Vertebrate Palaeontology is a complete, up-to-date history of the evolution of vertebrates. The third edition of this popular text has been extensively revised to incorporate the latest research, including new material from North and South America, Australia, Europe, China, Africa and Russia.
- It highlights astonishing new discoveries including new dinosaurs and Mesozoic birds from China.
- Features a new chapter on how to study fossil vertebrates
- Provides an increased emphasis on the cladistic framework with cladograms set apart from the body of the text and full lists of diagnostic characters
- Includes new molecular evidence on early mammal diversification
- New features aid study including new functional and developmental feature spreads, key questions and extensive references to useful web sites.
- Strong phylogenetic focus making it an up-to-date source of the latest broad-scale systematic data on vertebrate evolution.
"This fine textbook by Michael Benton (Department of Geology University of Bristol) sets the standard in the field – a well-developed and wonderfully researched book that will serve the student community in the study of Palaeontology for years to come."
- Electric Review.Net, September 2004
"This is the third edition of a very long running (1990) and highly successful textbook in the field of vertebrate palaeontology [...] an invaluable aid to those who wish to know more about vertebrate fossils. There are plenty of well-drawn labelled diagrams. The text is clear and the book superbly planned and ordered [...] A classic textbook [...] "
- Down to Earth, December 2004
"Mike Benton's textbook on vertebrate palaeontology has been an aclaimed success since its first edition in 1990 [...] it has now undergone very substantial further revision for its newly published third edition [...] This new edition reflects the enormous upsurge in research and results for vertebrate palaeontology over just the past ten years, in which Mike himself has played a leading role [...] a one-stop buy for all those who would like a good background perspective and summary of vertebrate palaeontology [...] a book which I can strongly recommend."
- Robin Cocks, GA Magazine of the Geologists' Association, March 2005
"[The] simple language and general attitude make it accessible even to readers not familiar with paleontology at all. [...] the author has succeeded in making it as comprehensive as possible in respect to such complex factual material. In few other books is the biological diversity of vertebrates presented in such an elegant and precise manner [...] These parts of the book impressively show the unusual extent of the author's knowledge. Michael Benton is an expert on the early evolution of dinosaurs, but his expertise in a range of problems of vertebrate paleontology is astonishing [...] No doubt that Michael Benton's professional review of the evolution of the most complex of animals has to be placed high on the evolutionary tree of university textbooks. There is probably no better, more comprehensive and up-to-date source [...] "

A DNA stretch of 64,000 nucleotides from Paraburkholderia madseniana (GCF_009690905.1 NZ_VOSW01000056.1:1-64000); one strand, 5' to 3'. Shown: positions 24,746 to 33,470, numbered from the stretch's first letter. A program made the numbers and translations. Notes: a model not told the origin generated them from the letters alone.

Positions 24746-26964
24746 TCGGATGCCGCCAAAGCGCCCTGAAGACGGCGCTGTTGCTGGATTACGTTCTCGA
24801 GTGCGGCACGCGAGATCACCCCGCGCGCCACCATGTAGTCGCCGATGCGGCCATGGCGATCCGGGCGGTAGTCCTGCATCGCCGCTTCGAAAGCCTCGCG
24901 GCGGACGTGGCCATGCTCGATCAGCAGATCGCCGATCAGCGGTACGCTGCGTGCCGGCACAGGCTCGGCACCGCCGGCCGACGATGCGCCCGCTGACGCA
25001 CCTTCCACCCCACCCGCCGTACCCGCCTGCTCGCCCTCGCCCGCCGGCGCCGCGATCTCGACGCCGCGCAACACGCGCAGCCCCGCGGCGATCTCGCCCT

- Journal of Sedimentary Research, March 2005
"This volume [...] is on the way to becoming a classic. This third edition [...] is also all one could hope for in a field that is changing so fast [...] The interest of the book is very much in the diversity of approaches used [...] This book is certainly the best introduction to the palaeontology of the vertebrates which is currently available, and its potential readership clearly passes beyond the student world alone. It has been translated into many languages, and one can only hope that a French edition will also see the light of day."
- Professor Eric Buffetaut (Paris), Geochronique, June 2005
"[...] a textbook aimed at enthusiasts and undergraduates [...] it is well laid out and the clear narrative style makes it accessible and easily read. I am sure anyone who wishes to learn more about the history of vertebrates will find it a very useful and informative book with much of interest to be gleaned."
- Glasgow Naturalist, June 2006
1. Vertebrate Origins
2. How To Study Fossil Vertebrates
3. Early Fishes
4. The Early Tetrapods And Amphibians
5. The Evolution Of Early Amniotes
6. Reptiles Of The Triassic
7. The Evolution Of Fishes After The Devonian
8. The Age Of Dinosaurs
9. The Birds
10. The Mammals
11. Human Evolution
Appendix: Classification Of The Vertebrates
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Michael Benton is Professor of Vertebrate Palaeontology at the University of Bristol. He is interested particularly in early reptiles, Triassic dinosaurs and macroevolution, and has published 50 books and 160 scientific articles.